The whole kerfuffle woke the stars

tilted galaxy
This image of a tilted galaxy appears courtesy of http://www.sciencekids.co.nz/pictures/space/tiltedspiralgalaxy.html

For World Space Week last October I wrote “On the declaration of the first day of the Year of Our Light.”

There are some wonderful lines in this poem, such as

“The swirling spheres in proclamation”,
“Light of more silver bright”
and the bit quoted for the headline, “The whole kerfuffle woke the stars.”

Sometimes I just like poetry for the way it allows words to sound.

For more about my fascination with words, see
Nice Words #1
Nice Words #2
Nice Words #4
Nice words of the moment (from autumn)
Cast them together

Twitter: @BeadedQuill
Facebook: BeadedQuill
Books:
In the Ocean: a year of poetry
Emily’s Poems for Modern Boys
Shining in Brightness: Selected Poems, 1999 – 2012

Transition/ Disclosed

View of the Riiser-Larsen Ice Shelf in Antarctica
By Ben Holt – National Aeronautics and Space Administration (NASA) (NASA (Image galleries)) [Public domain], via Wikimedia Commons

From night’s horizon
sweep in yowls and howls
across the polar plain.
Glacial blue dims.
The sharpest window opens above:
stars minted by the chill.


Today’s prompt for A Poem A Day October was, “Write a poem incorporating the concept of being ‘frozen,’ whether literal or not.”

All day I have been mulling over the idea of ‘frozen’ as a transition state of water, rather than a state of matters set. In preparation for my idea doodling, I found a recording of Sinfonia Antarctica (Vaughan Williams) on Spotify. An image search online yielded this Guardian photo-essay about spending 9 winter months in Antarctica at the Concordia Station. In the article, the clear view of the stars above earth is mentioned.


Twitter: @BeadedQuill
Facebook: BeadedQuill
Books

Ordinary

Our eyes cannot see
through the polished cufflinks 
and clean underwear put on that morning;
over the same legs that walk past you
and sway in the train when it breaks;

the same arms that hold groceries 
and hand them over at the till;
the usual pleasantries made with the cashier
whose body is later found in the field.


After reading this article written by the husband of a woman who had been murdered, I have been thinking about the topic of ordinary killers. I’m not beyond imagining that we’re all capable of extremes of harm and violence. However, I wonder how it is that there are ordinary men who walk among us, who put on their clean clothes, take transport, buy groceries and – at some point in their existence – take someone else’s life.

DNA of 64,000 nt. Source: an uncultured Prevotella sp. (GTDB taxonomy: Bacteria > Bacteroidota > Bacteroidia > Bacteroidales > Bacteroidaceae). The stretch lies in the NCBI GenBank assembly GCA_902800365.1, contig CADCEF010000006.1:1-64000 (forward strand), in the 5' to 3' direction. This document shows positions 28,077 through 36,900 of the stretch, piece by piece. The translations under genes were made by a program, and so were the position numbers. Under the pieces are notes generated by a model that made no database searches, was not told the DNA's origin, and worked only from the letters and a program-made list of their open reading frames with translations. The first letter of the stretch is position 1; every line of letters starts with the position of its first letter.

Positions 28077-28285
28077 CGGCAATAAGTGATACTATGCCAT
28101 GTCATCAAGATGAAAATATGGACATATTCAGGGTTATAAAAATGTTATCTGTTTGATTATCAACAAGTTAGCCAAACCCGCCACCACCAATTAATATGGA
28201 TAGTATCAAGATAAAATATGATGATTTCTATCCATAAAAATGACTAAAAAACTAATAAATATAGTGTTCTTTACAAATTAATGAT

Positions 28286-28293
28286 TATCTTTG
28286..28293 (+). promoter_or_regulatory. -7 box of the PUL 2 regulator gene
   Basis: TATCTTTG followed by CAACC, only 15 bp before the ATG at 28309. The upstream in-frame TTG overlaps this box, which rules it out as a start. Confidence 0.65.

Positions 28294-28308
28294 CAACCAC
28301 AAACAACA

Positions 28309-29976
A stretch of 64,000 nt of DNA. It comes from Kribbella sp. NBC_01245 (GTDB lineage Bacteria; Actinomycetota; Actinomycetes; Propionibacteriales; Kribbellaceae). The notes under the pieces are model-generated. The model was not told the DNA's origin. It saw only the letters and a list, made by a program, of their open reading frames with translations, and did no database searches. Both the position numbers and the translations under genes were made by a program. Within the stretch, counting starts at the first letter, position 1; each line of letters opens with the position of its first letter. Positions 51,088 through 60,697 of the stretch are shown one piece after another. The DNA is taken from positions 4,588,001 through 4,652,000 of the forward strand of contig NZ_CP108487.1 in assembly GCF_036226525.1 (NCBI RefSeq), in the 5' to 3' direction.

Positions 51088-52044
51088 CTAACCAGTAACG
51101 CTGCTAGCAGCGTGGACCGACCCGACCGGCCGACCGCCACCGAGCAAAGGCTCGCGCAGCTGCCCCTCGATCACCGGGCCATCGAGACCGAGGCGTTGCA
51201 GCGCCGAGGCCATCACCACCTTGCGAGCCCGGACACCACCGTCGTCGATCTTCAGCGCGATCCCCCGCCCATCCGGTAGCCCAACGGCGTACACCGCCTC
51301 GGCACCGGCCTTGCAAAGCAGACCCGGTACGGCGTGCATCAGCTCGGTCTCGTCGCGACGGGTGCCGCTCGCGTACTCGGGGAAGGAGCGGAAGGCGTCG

It’s gendered manifestations of such ordinary violence that bothers me. And that in many instances the perpetrator is often known by the victim. And, indeed, by a wider community in which they both exist.

This is not a cheerful topic, and not one on which I wish to dwell – least of all write poetry. But it’s a situation in the world that’s really on my mind.

Twitter: @BeadedQuill 
Facebook: BeadedQuill 
Books:
Emily’s Poems for Modern Boys
Shining in Brightness

Do engineers dream?

Do engineers dream
of eiderdown chairs
and perhaps a world
without gravity?
	Do they poke
	with soft pencils
	at yesterday’s dreams
	and the monstrous dark
	in the bedsit?
Do they skilfully rush
to the day’s blasting rays
at the stretch of a morning
which never delays?


I know a few engineers and they are interesting people. Many of them have a creative side or an interest in the arts. However, in profession binaries engineering (like those other sensible paths: law, medicine, business) is often set in opposition to creative professions in art, music, dance and writing.

The engineers in this poem are, of course, a one-dimensional group set in opposition with an understood, yet unmentioned artist. These engineers cannot imagine a world where chairs are made of feathers or objects to do not respond to predetermined scientific givens. With an assured, strategic and rational understanding of their lives and the world, they choose to neither entertain nostalgia nor awaken melancholia. In new experiences they are guided by caution, or even attempt to avoid change. But change, like new mornings, proceeds with its own regularity.

To all my engineering (legal, medical, business and scientific) friends who carry artist’s souls, please indulge the binary. To my artist friends – I know full well that many of us are interested in scaffolding, load-bearing walls, the chemistry of glazes and neuroscience research. It is a great pity that in the myth of professions we are set against each other by the monies and social prestige allotted to our disciplines.

Under those blasting rays, may we all sit together on eiderdown chairs, poking at our dreams with soft pencils.

I have written a few other poems about professions and work:
Professions
An Artist Works
A Bequest of Wonder
At the Right Age
A Definition, Notably for the Cloud-Dwelling Artists

Twitter: @BeadedQuill
Facebook: BeadedQuill
Books for preview and purchase:
Emily’s Poems for Modern Boys
Shining in Brightness